“The righteous shall live by faith,” words that transformed the ancient world. “The righteous shall live by faith,” words that sparked the Reformation. “The righteous shall live by faith,” words by which, still today, the Church stands or falls. Who are these righteous? Look back a verse. These righteous are those declared righteous by God, those whose only righteousness is not their own, but Christ Jesus’. This is the righteousness that comes through faith, “from faith for faith.” Thus, “the righteous shall live by faith.”
One would think such a life would be easy—a life by faith. Surely, the Lutheran’s opponents claimed that such a teaching would lead to laziness and libertinism. Yet, this life by faith, resulting from the righteousness of Christ imputed to us through faith, is most difficult particularly because it is a life of faith and brings a righteousness of God and not one native to or instinctive for human religion. Often, therefore, this life will run opposite of what is easiest, of what makes most sense, of what seems most beneficial, most religious, holiest. Yet, faith clings to God’s promise, which by very nature is not something we can prove. We can taste the fish we eat on Friday. We can feel the waters of the Ganges. We can see Mecca. We cannot see God’s promise, except in the sacraments, and even there it is hidden. Indeed, the life of faith, unlike a life of works, often leaves us begging God to show his face, to come out of hiding. The life the righteous live by faith is anything but a walk in the park. In fact, oftentimes it is a walk through the very pit of hell, as trial, temptation, and doubt seek to drag us into unbelief and into the fiery dungeon created for the devil.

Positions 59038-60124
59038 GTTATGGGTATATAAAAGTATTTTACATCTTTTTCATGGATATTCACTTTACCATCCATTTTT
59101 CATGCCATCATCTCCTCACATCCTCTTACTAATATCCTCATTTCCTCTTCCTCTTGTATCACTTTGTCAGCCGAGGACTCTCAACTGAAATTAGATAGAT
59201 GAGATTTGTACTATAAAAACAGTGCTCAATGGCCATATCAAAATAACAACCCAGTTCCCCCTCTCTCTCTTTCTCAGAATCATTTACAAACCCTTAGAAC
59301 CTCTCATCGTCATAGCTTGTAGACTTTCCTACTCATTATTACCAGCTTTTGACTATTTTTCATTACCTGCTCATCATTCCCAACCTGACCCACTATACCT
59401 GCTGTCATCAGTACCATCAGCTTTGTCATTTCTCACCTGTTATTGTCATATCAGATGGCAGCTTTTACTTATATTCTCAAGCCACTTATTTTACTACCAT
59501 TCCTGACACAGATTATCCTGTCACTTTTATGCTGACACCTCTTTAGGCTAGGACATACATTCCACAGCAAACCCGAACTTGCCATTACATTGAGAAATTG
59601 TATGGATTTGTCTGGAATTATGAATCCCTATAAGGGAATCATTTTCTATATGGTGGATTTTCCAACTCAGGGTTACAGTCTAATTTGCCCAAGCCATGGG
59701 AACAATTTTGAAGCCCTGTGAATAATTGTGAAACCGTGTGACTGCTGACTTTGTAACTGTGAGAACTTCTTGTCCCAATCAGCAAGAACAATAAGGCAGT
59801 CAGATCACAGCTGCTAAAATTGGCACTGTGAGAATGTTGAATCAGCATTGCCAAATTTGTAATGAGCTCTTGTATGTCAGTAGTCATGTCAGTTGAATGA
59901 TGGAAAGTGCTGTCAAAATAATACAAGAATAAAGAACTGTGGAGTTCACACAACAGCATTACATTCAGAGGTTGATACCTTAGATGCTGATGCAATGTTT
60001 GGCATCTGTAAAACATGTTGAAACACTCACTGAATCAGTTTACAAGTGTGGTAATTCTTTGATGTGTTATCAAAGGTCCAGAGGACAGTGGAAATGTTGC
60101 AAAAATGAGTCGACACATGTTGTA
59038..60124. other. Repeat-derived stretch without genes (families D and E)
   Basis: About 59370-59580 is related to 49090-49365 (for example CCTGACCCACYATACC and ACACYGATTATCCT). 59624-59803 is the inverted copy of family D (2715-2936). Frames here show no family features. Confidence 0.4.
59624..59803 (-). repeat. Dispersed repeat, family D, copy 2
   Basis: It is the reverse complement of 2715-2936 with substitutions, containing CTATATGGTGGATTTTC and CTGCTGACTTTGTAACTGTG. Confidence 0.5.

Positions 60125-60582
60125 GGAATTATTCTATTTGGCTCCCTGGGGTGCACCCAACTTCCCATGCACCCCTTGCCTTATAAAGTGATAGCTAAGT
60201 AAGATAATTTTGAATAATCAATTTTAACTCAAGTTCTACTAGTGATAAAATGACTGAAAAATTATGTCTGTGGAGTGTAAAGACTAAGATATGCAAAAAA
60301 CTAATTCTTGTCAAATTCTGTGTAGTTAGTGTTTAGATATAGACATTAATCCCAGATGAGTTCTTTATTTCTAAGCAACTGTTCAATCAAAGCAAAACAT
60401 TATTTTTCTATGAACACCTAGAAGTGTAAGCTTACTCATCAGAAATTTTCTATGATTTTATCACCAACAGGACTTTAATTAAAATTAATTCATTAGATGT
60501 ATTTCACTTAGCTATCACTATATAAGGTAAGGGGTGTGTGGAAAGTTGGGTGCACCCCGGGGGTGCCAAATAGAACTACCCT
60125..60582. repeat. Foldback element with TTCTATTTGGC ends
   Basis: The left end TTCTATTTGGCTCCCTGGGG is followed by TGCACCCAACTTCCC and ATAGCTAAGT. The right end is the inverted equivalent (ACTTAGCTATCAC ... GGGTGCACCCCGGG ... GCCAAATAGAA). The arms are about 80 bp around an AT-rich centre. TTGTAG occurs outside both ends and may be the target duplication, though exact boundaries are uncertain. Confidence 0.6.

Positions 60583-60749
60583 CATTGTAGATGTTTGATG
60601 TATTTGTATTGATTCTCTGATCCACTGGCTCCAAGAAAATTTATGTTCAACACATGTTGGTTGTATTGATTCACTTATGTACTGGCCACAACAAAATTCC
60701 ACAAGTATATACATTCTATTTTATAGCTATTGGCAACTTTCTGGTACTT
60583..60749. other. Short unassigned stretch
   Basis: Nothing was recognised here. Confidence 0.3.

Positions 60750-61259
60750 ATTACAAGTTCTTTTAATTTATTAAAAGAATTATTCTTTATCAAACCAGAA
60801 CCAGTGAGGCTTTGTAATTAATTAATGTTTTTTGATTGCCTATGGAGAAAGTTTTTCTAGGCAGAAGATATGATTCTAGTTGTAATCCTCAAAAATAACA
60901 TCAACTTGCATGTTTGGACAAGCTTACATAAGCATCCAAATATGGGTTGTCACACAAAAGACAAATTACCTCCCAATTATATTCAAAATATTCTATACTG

Yet, “the righteous shall live by faith.” But how? “For I am not ashamed of the gospel, for it is the power of God for salvation to everyone who believes.” The Christian is powered by the gospel, in Word and sacrament, received by faith and expressed through faith. Make no mistake about it, the Christian life is a life under the cross, a life often swum against the stream and contrary to the senses. Yet, “the righteous shall live by faith,” and may no one ever take this comfort from you, for in the midst of all the uncertainty of this life and often of our faith, this alone is certain: in the gospel the righteousness of God is revealed. It doesn’t depend on you, and your doubts and your questions cannot rob you of what is not yours in the first place, but Christ’s, given to you through the gospel. No one can take your righteousness, because it is God’s, received through faith, which, like righteousness, is a gift of God as well.
Ah, how God loves us! Not only does he give us righteousness and faith, but he gives it to us in such a way that we cannot bring it into question, sully it, or destroy it, for it never stops being his, even while it is reckoned as ours. In the midst of depression, in the face of sickness, in the darkness of doubt, let St. Paul’s words ring clear and chase away the demons: “For I am not ashamed of the gospel, for it is the power of God for salvation to everyone who believes, to the Jew first and also to the Greek. For in it the righteousness of God is revealed from faith for faith, as it is written, ‘The righteous shall live by faith.’”
You have been declared righteous for Christ’s sake. God has worked faith in you through baptism and the Word. Live by that faith. Yes, life by faith is a life that at times brings suffering, but it is also a life that brings Christ’s suffering with it, and Christ’s suffering is never without Christ’s grace. Yes, it is a life under the cross, but it is a life under the cross, Christ’s cross, and Christ’s cross always faces the empty tomb, where we too journey until our earthly sojourn is done.